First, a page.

For descriptive purposes, we calculated the means and standard errors of the means for the above self-report measures, separately by FH status and study. A chi-square test in SAS 9.4 PROC FREQ tested for differences in the distribution of the sexes by FH status and study. Two-way analyses of variance (ANOVAs) in SAS (Cary, NC) PROC ANOVA were performed on BDI scores, CD-RISC scores, and BIS scores to test for main effects of FH status and study. Although we administered the Customary Drinking and Drug Use Record [CDDR, Brown et al. (34)] to assess substance use in addition to alcohol, cannabis use and tobacco use were almost exclusively reported among users of alcohol, with the exception of only two subjects who reported using both cannabis and tobacco but not alcohol. Therefore, statistical analyses could not reliably separate effects of these other substances from alcohol effects, and thus these variables were not included in analyses.

Attention Scores by Family History and Binge Drinking

To examine evidence for attention as a resilience factor among FHP subjects, we tested for statistical differences in attention between FHP binge drinkers and non-binge drinkers as well as between FHN binge drinkers and non-binge drinkers. Because there is not a specific binge drinking score that clearly delineates binge drinkers from non-binge drinkers due to the nature of the calculation (35), we designated non-binge drinkers as those with a score of 0, representing the first quartile of our sample, who also reported no binge episodes in the previous 30 days based on timeline followback data. Twenty-two subjects with missing timeline followback data were excluded from the non-binge-drinking group due to an inability to confirm their status as non-binge drinkers. We designated binge drinkers as those in the upper quartile of binge scores, which included scores ≥20, regardless of the number of binge episodes in the previous 30 days. Binge drinkers reported an average of 3.44 binge episodes in the previous 30 days (range 0–19).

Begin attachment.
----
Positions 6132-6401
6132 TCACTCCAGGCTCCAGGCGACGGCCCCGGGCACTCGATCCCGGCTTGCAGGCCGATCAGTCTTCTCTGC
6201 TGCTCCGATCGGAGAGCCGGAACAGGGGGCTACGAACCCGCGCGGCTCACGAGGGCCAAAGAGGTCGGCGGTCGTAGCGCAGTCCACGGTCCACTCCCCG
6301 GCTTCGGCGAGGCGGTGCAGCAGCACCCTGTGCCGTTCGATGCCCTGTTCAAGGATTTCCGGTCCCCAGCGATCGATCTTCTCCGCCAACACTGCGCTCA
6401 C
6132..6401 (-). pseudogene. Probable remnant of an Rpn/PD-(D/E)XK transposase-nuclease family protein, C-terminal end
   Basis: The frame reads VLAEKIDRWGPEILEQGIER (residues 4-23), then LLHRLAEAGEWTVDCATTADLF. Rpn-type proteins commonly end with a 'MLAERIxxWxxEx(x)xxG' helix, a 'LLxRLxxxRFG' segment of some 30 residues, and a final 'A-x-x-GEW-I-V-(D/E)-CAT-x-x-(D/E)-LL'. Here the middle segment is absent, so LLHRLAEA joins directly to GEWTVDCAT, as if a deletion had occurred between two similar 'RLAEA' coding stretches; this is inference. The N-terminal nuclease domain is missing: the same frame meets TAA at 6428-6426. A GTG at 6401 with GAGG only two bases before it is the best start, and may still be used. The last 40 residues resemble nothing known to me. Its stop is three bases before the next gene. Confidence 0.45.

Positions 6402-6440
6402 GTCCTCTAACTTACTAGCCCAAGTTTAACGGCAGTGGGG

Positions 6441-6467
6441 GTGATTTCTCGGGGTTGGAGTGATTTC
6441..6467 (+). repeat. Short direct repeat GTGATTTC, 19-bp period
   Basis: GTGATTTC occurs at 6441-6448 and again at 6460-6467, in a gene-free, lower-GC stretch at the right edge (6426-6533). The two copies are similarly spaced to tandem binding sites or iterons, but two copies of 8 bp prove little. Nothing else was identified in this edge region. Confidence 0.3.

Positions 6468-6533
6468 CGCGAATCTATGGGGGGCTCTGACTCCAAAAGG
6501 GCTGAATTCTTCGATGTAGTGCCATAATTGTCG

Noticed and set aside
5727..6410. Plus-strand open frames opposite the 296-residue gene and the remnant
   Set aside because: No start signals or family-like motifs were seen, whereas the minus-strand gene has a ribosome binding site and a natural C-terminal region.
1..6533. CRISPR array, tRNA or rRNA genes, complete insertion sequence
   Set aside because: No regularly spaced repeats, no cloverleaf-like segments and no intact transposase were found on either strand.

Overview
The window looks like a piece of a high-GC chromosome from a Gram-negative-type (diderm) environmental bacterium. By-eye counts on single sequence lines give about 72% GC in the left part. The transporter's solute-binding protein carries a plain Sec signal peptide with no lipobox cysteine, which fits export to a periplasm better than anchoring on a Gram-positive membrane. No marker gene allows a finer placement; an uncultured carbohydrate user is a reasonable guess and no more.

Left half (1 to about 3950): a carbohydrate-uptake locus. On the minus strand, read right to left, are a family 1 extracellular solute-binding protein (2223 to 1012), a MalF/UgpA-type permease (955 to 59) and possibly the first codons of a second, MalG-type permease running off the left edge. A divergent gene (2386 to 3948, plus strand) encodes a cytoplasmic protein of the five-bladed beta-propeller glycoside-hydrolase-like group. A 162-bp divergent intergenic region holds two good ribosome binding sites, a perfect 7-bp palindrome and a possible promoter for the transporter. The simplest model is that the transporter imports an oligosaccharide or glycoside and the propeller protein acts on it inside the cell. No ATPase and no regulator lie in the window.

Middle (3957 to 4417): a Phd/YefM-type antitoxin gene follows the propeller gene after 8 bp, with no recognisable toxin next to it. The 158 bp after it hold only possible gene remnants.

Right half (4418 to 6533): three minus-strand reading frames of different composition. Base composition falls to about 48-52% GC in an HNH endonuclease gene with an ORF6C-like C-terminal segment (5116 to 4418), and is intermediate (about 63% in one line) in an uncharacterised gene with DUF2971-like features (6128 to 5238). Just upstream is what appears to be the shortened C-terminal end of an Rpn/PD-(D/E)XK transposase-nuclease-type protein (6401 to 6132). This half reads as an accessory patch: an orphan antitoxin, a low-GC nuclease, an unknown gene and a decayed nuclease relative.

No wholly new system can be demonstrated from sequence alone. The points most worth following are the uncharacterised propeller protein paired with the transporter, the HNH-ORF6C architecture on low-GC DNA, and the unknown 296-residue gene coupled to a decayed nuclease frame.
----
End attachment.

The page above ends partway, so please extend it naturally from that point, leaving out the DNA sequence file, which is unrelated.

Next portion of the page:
We conducted a two-way analysis of covariance (ANCOVA, SAS PROC ANOVA) testing factors of FH, binge drinking, and their interaction, covarying for sex and study. Exploratory analyses tested other BIS subscales as dependent variables in similar ANCOVA models without correcting for the multiple tests.